Expert to review ‘every stage’ of GMC process to make it more ‘compassionate’
Exclusive The GMC has appointed mental health expert Professor Louis Appleby to interrogate its fitness-to-practise procedures to ensure that it is more ‘compassionate and sensitive’ to the needs of vulnerable doctors.
Professor Appleby has been recruited by the GMC to carry out this work independently and will look at ‘every stage’ of the regulator’s FTP investigation process, following the publication of last year’s GMC review that found 28 doctors had died while under investigation.
The initial review found that doctors can become ‘marginalised’ while under investigation – and had subsequently received little support or compassion from the GMC.
Since then, the GMC has formulated an action plan to implement the recommendations in the review, and it said it has already changed the tone of its correspondence with doctors who are under investigation.
Another recommendation to establish a national support service for doctors is being established by NHS England.
However, Professor Appleby will look to establish further changes that can be adopted to support doctors who are going through the FTP process, and will examine how the GMC deals with doctors who may be vulnerable.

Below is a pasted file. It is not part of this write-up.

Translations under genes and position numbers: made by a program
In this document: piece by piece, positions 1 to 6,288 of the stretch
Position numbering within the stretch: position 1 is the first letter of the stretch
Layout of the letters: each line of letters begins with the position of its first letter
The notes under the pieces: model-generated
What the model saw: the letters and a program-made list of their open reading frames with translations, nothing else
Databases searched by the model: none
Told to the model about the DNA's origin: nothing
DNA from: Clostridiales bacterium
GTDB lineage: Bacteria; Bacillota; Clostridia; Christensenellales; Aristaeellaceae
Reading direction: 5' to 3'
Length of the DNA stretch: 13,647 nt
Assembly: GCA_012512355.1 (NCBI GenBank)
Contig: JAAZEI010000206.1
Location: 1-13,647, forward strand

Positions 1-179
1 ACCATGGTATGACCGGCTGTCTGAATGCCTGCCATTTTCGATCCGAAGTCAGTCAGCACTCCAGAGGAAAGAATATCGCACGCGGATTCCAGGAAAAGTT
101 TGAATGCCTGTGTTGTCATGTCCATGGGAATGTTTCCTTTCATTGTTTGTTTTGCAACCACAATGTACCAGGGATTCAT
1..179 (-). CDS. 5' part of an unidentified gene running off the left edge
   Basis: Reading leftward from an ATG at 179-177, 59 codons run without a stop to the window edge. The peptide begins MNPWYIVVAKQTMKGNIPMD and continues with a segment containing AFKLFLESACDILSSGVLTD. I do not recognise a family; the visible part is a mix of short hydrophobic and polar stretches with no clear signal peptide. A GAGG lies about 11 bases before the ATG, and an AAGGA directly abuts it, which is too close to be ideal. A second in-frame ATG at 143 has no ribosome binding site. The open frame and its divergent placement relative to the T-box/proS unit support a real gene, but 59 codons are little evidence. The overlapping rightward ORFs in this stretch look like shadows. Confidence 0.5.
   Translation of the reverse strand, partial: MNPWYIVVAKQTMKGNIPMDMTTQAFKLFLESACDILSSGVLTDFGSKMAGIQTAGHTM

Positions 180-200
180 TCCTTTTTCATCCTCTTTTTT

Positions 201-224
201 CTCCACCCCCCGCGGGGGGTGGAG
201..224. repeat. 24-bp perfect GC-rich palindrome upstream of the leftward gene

Professor Appleby’s has already lead the development of the National Suicide Prevention Strategy for England, which focuses on support for families and prevention of suicide among at-risk groups and is a CQC board member.
He also leads group of more than 30 researchers at the Centre for Mental Health and Safety at the University of Manchester, where he is a Professor of Psychiatry.
The chair of the GMC, Professor Terence Stephenson, said he is ‘determined’ to reduce the pressure of doctors going through FTP.
He said: ‘Over the course of my career I have twice been complained about to the GMC so I know first-hand how difficult the process can be. We are determined to do everything we can to reduce the pressure and anxiety for all doctors in our procedures, particularly where there are health concerns.’
He went on to add that Professor Appleby’s appointment will help the GMC to be more ‘sensitive and compassionate’ for vulnerable doctors.
‘It will always be a stressful experience but we want to offer whatever support we can to help them through the process. We have already made considerable progress in this area over the last 12 months but we know we cannot stop there.
‘Professor Appleby’s impartial advice will be extremely valuable in helping us pinpoint the parts of our procedures that could be more sensitive and compassionate to the needs of these doctors.’
Former RCGP chair Professor Clare Gerada, medical director of the Practitioner Health Programme – a support service for sick doctors – said: ’shows a shift in the last two or three years at the GMC’.
She added: ‘I think it is good news for everybody – because the pendulum of regulation that is anti-doctor is beginning to swing back to a more healthy place, where doctors can be mentally ill – yet trying their best in very difficult times.’
Professor Appleby will share his proposals at a special workshop with those who have an interest in this area in the Spring of next year.